Votel: More conventional forces could be used to stabilize Syria

Senate Armed Services Committee Ranking Member Jack Reed, D-R.I., talks with Gen. Joseph L. Votel, commander of U.S. Central Command, center, and Gen. Thomas D. Waldhauser, commander of U.S. Africa Command, before a hearing on Capitol Hill, March 9, 2017.


By TRAVIS J. TRITTEN | STARS AND STRIPES Published: March 9, 2017

WASHINGTON — The general in charge of U.S. Central Command said Thursday that more conventional military forces might be needed in Syria in the future for stability operations.

Army Gen. Joseph Votel declined to discuss troop numbers and it was unclear whether any future decisions on stability forces would increase the total number of U.S. servicemembers now deployed in Syria to fight the Islamic State group.

About 500 special operators have been assisting local forces in Syria and in recent days a Marine artillery unit and a Stryker unit moved into the country in advance of an anticipated battle for Raqqa, the terrorist group’s center of power there, according to multiple news reports.

“I think as we move more towards the latter part of these operations into more of the stability and other aspects of the operations we will see more conventional forces requirements perhaps,” Votel said during testimony to the Senate Armed Services Committee.

Votel was responding to a question about the mix of special operations and standard military units in the fight, and said the decision on future troop levels will come down to decisions by ground commanders.

“We have become very comfortable and capable of operating together,” he said. “So, what I have pledged to our commanders and what I expect from them is for them to ask for the capabilities that they need and then for us to ensure we have the right command and control, the right force protection, the right resources in place to ensure that we can function properly together.”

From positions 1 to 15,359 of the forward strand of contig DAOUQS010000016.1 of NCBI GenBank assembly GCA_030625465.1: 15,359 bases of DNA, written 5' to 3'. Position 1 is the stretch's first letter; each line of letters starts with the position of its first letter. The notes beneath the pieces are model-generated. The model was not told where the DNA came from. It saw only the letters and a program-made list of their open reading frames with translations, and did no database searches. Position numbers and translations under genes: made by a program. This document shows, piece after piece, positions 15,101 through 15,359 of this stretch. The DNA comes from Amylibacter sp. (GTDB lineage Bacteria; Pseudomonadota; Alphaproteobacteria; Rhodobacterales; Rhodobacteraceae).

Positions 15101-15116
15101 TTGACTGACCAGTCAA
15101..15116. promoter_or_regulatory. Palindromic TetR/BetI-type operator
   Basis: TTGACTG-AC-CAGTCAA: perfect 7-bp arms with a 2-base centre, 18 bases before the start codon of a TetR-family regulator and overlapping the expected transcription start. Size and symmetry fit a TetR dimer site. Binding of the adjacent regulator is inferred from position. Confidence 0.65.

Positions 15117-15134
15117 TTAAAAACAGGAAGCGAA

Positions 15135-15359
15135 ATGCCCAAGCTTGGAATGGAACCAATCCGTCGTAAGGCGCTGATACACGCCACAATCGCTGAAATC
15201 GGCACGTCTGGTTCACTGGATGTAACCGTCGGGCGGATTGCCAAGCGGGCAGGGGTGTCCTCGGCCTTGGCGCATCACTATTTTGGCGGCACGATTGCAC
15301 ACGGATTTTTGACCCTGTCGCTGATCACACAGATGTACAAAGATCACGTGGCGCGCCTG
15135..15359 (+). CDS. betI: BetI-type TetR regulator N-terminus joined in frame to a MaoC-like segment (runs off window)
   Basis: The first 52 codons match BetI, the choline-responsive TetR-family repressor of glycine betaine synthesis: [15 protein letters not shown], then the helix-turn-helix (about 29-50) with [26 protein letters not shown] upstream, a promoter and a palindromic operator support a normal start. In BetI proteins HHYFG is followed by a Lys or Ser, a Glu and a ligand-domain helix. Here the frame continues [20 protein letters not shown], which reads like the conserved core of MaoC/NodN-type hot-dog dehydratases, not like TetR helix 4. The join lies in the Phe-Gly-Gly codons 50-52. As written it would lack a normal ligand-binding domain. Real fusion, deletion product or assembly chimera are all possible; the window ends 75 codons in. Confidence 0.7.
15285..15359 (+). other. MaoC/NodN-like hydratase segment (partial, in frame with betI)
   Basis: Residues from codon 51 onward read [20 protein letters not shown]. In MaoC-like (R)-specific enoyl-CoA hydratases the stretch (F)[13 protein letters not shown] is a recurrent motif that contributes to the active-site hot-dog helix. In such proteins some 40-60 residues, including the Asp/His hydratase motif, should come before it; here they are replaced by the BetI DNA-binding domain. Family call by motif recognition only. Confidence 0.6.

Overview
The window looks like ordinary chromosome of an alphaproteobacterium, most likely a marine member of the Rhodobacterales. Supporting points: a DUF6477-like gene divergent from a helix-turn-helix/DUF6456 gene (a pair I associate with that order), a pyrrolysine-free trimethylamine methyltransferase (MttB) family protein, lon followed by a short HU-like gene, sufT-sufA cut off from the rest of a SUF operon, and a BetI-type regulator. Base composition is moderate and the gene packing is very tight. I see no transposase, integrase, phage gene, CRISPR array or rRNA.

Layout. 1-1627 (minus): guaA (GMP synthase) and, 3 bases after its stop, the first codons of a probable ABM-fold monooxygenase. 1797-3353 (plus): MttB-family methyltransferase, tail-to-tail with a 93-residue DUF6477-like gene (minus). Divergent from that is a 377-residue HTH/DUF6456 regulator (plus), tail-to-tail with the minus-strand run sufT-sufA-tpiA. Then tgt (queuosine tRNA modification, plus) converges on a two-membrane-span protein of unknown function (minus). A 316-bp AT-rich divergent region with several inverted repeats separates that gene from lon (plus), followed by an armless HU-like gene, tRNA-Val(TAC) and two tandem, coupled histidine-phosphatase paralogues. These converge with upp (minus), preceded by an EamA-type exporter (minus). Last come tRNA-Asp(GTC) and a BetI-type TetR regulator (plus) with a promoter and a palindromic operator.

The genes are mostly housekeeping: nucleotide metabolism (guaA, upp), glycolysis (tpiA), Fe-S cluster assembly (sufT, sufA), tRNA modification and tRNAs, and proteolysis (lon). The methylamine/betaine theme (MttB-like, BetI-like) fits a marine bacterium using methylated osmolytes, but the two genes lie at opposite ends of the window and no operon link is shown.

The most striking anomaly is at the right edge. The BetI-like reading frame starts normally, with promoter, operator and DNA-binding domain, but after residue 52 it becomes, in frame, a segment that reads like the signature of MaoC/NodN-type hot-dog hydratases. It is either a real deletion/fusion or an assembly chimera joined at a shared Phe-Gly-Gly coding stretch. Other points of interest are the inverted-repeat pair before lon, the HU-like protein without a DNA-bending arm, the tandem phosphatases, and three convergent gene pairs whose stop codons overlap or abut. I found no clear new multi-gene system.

Defense Secretary Jim Mattis recently delivered new military plans for defeating the Islamic State group in Syria and Iraq to President Donald Trump, who has pledged to swiftly eradicate its thousands of extremist fighters there.

The administration of former President Barack Obama capped troop levels in Syria in an effort to avoid escalation after an eight-year ground war in Iraq, a move that rankled war hawks in Congress who believed it hobbled the war effort.

U.S. forces have been assisting Iraq in the brutal fight to recapture its northern city of Mosul from the Islamic State group and are now turning their attention on Raqqa, where a major offensive is expected.

This week, a Marine artillery unit was temporarily deployed to Syria to provide fire support to allies and more troops – less than 1,000 -- were gathering in Kuwait for a possible deployment, according to the Washington Post and The Associated Press.

Meanwhile, the Army Stryker unit was sent with U.S. flags flying to the town of Manbij, Syria, where Army Rangers have been operating, according to the New York Times.

Votel said U.S. forces have been operating there for 6-7 months with the primary goal of reassuring allies and tamping down tensions between Turkey and Kurdish rebels.

Twitter: @Travis_Tritten

Gen. Thomas D. Waldhauser, commander of U.S. Africa Command, listens to opening statements during a Senate Armed Services Committee hearing on Capitol Hill, March 9, 2017.